Sudan’s President Omar al-Bashir pledged Tuesday to help build a secure, stable and brotherly state in the South if it votes for independence in a referendum less than two weeks away.
As the country prepared for the 9 January referendum, Secretary General of the Arab League Amr Moussa arrived in Khartoum Tuesday on a two-day visit for talks with Bashir and Southern leader Salva Kiir.
“We will not deny our Southern brothers their decision, and we will help them to build their state, because we want a secure and stable state…if there are troubles, these troubles will come to us,” Bashir said in a speech broadcast live on state television.
Speaking before thousands of supporters in Gezira state, Sudan’s breadbasket southeast of Khartoum, Bashir said he would be “the first to recognize the South” if it chooses secession in a free and fair vote on 9 January.
“The ball is in your court and the decision is yours. If you say unity, welcome. And if you say secession, also welcome, and welcome to a new brotherly state,” he said. “We are going to cooperate and integrate in all areas because what is between us is more than what is between any other countries.”
Speaking to reporters in Khartoum, Moussa said he saw no indication that North and South Sudan would return to war, with a referendum on independence for the South looming.
“I don’t see any indication that the parties have the willingness to go back to war,” Moussa added. “What is going on between them is far away from war. There is a political good will.”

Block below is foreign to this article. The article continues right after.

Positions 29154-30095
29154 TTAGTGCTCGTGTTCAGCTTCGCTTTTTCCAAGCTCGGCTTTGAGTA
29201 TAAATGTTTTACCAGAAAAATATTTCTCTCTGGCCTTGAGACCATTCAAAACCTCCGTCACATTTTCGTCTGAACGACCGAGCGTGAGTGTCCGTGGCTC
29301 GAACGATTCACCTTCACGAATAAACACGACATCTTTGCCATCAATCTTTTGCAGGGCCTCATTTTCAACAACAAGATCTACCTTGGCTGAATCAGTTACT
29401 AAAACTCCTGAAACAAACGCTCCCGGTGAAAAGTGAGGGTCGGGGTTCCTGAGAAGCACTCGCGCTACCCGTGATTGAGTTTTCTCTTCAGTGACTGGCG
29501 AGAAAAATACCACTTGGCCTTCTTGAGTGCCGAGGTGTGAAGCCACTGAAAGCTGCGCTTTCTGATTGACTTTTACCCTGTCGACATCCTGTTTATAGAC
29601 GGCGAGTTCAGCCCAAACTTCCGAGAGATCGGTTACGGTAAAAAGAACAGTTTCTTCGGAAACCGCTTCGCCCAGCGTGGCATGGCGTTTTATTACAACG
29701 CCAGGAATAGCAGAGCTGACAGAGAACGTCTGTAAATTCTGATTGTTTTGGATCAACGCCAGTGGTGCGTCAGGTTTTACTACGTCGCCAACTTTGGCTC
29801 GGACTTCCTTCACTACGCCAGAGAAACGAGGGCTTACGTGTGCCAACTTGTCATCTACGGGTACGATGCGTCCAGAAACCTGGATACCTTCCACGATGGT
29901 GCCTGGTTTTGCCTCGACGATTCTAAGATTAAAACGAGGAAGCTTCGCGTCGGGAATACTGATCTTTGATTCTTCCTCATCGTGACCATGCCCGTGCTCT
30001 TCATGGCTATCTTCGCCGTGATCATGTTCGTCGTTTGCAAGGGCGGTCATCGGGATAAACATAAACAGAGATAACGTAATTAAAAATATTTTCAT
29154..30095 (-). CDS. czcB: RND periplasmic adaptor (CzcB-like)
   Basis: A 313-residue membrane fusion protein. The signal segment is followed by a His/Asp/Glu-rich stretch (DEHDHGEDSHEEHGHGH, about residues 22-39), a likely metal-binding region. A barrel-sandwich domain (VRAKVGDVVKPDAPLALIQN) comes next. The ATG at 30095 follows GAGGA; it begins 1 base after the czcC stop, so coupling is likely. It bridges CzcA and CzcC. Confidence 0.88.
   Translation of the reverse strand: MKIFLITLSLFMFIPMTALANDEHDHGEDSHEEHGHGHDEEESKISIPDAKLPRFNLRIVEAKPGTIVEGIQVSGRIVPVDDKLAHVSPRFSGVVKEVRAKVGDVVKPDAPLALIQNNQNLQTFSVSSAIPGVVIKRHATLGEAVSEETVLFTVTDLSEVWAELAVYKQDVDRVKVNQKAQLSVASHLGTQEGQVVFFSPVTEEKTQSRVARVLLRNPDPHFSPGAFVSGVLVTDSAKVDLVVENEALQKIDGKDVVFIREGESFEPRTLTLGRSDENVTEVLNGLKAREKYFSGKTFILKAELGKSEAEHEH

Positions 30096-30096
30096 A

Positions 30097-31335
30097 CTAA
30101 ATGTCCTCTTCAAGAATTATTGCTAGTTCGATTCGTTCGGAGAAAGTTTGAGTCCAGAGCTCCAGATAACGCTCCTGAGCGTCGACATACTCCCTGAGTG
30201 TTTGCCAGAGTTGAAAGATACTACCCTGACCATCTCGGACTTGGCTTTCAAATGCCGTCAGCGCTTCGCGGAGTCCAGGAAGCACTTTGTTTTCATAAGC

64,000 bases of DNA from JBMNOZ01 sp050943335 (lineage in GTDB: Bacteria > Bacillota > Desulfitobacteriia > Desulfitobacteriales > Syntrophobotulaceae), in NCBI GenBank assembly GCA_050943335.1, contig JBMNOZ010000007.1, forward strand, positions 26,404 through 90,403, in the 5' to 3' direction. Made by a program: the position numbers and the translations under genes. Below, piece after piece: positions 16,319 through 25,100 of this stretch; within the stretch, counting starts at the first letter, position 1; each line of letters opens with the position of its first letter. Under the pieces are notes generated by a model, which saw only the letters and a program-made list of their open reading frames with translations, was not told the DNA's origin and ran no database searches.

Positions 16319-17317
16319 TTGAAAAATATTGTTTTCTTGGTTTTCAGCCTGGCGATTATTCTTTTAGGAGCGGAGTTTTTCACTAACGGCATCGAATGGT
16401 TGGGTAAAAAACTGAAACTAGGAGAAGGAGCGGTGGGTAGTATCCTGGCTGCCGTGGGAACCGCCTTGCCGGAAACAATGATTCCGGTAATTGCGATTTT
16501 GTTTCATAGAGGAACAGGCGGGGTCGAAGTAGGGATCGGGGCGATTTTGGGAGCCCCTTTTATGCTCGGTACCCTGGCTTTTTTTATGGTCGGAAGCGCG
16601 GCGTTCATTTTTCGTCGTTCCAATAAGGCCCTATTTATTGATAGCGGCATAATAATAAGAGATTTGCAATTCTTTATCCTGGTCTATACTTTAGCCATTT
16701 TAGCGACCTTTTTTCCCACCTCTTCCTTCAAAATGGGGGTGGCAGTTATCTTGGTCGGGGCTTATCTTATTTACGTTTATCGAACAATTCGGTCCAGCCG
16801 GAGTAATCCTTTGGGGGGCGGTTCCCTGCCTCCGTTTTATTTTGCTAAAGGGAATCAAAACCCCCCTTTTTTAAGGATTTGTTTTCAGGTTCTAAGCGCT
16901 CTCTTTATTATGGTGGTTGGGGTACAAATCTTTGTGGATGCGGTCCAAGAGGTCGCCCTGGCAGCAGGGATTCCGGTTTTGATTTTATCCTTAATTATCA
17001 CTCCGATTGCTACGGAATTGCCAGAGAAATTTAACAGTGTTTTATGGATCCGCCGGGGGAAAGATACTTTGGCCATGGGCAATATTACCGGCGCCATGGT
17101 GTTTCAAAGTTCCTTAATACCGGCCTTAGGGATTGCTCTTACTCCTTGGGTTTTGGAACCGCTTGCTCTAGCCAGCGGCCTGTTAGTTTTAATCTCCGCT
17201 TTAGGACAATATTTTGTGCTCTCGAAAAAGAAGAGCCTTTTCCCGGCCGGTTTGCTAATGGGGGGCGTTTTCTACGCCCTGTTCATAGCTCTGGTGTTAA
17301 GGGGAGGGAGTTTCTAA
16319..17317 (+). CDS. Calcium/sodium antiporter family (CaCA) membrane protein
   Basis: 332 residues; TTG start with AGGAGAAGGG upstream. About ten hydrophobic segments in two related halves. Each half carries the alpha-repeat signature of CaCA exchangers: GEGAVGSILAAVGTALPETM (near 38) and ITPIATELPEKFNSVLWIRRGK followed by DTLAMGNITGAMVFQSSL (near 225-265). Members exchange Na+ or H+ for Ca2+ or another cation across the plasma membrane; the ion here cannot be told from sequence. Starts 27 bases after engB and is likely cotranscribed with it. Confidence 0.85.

Moussa is also expected to visit the southern capital Juba. “I will discuss post-referendum issues in Khartoum and Juba and how to save a good relationship between the North and the South,” he said. “The future of the relationship has an impact on the region.”
North and south Sudan fought a devastating 22-year civil war, in which some 2 million people died, that formally ended with the signing of a comprehensive peace agreement in 2005.
The January 9 referendum is the key plank of the 2005 peace deal and is widely expected to bring independence to the South.
Since July, Khartoum and Juba have been unsuccessfully discussing the key post-referendum sticking points, including future citizenship arrangements, the sharing out of natural resources–especially oil–security and compliance with international accords.
Some 3.5 million southerners are registered to vote in the plebiscite, according to referendum commission spokesman George Makuer Benjamin.
Bashir, who is wanted by the International Criminal Court for war crimes and genocide in Darfur, said earlier this month that the North would reinforce Sharia, or Islamic law, after the referendum which is widely expected to grant the South independence.
The interim Constitution enacted after the Comprehensive Peace Agreement of 2005 recognized the “multi-faith” character of the state.
Bashir’s remarks startled many Christians and even Muslims who do not wish to live under an Islamist state.